- The family of a Walmart employee in Illinois who died from complications of COVID-19 filed a wrongful death lawsuit on Monday.
- According to the lawsuit, Wando Evans, 51, told store managers that he had symptoms of the coronavirus, but he was ignored.
- In a statement, Walmart detailed safety measures it’s taken and said it is “heartbroken at the passing of two associates at our Evergreen Park store and we are mourning along with their families.”
Wando Evans, 51, died March 25. He was a 15-year employee of Walmart who worked as an overnight stock and maintenance associate in Evergreen Park, about 16 miles southwest of Chicago, according to the lawsuit.
Evans told store managers about his symptoms, but was ignored, the lawsuit, which was filed in Cook County said. The store sent him home from work on March 23 and he was found dead in his home two days later, the lawsuit said.
It alleged the retailer knew other employees — in addition to Evans — were showing signs of the coronavirus, too. It said that another man who worked at the store died on March 29.
In a statement Monday, Walmart said the company is “heartbroken at the passing of two associates at our Evergreen Park store and we are mourning along with their families.”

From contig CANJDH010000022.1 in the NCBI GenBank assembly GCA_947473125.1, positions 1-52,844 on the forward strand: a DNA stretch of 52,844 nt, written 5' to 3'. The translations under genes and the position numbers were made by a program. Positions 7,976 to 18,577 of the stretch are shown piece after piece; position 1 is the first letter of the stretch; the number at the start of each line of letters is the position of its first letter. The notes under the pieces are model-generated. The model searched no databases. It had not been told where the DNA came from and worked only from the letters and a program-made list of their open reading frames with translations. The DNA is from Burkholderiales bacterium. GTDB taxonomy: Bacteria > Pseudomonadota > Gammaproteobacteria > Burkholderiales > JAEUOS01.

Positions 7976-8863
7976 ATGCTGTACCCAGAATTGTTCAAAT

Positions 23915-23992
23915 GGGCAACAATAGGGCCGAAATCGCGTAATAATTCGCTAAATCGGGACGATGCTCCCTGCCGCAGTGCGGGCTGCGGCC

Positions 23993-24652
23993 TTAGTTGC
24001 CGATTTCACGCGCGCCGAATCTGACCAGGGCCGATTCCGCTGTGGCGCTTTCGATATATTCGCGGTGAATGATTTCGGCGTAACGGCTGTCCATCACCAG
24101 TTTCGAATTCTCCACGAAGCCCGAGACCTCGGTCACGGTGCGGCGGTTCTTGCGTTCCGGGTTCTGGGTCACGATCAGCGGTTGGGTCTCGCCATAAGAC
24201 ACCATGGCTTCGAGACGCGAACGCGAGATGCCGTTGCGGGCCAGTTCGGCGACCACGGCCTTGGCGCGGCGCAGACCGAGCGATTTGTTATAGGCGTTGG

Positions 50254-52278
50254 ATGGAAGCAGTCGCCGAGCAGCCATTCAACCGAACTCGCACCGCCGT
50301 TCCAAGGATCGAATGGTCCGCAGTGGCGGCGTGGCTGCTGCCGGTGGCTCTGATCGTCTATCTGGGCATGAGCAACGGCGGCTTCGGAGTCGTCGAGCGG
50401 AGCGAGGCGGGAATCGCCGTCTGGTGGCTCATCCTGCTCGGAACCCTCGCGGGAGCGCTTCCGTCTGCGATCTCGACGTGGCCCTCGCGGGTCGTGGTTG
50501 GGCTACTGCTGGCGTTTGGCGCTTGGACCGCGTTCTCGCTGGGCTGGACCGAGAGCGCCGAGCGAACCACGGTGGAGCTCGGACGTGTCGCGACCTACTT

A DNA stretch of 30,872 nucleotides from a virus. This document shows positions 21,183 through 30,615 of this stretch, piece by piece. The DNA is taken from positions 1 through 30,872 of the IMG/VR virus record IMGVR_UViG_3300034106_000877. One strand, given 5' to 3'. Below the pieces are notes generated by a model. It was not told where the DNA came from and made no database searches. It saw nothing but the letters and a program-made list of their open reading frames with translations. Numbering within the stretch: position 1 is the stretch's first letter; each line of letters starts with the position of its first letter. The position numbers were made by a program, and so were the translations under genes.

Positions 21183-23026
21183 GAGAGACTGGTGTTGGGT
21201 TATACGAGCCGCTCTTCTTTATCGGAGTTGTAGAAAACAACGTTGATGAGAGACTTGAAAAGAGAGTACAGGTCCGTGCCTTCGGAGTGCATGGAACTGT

The lawsuit alleges Walmart was negligent because it did not adequately clean the store, enforce social distancing, notify employees about colleagues who were showing coronavirus symptoms and provide protective gear, such as gloves and masks.
The retailer said it deep-cleaned the store, even though the two employees had not been there in more than a week. It said it also hired a company to clean the store and had a third-party and a health department inspect it.
Walmart said it has also increased safety measures across the company by adding sneeze guards at cash registers, putting decals on the floors about social distancing and limiting the number of customers in stores.
“We take this issue seriously and will respond with the court once we have been served with the complaint,” it said.
The family’s attorney, Tony S. Kalogerakos, said Evans’ brother, Toney Evans, tried to contact store managers and Walmart’s corporate offices to cover burial expenses through a emergency relief fund for employees. He said Wando’s brother did not get an answer and decided to file the lawsuit after learning about the working conditions of the store.
Walmart, the largest private employer in the U.S., has seen a surge in sales as customers have stocked up on food, cleaning products and paper goods. The retailer announced on March 19 that it would give bonuses to full- and part-time employees and hire 150,000 new workers to keep up with that increased demand.
As coronavirus cases increase in the U.S., Walmart has announced new measures to keep customers and employees safe. Walmart reduced store hours in mid-March to allow more time for restocking and cleaning. It announced last week that it will limit the number of customers in stores, provide gloves and masks to employees, and take employees’ temperatures when they report to work.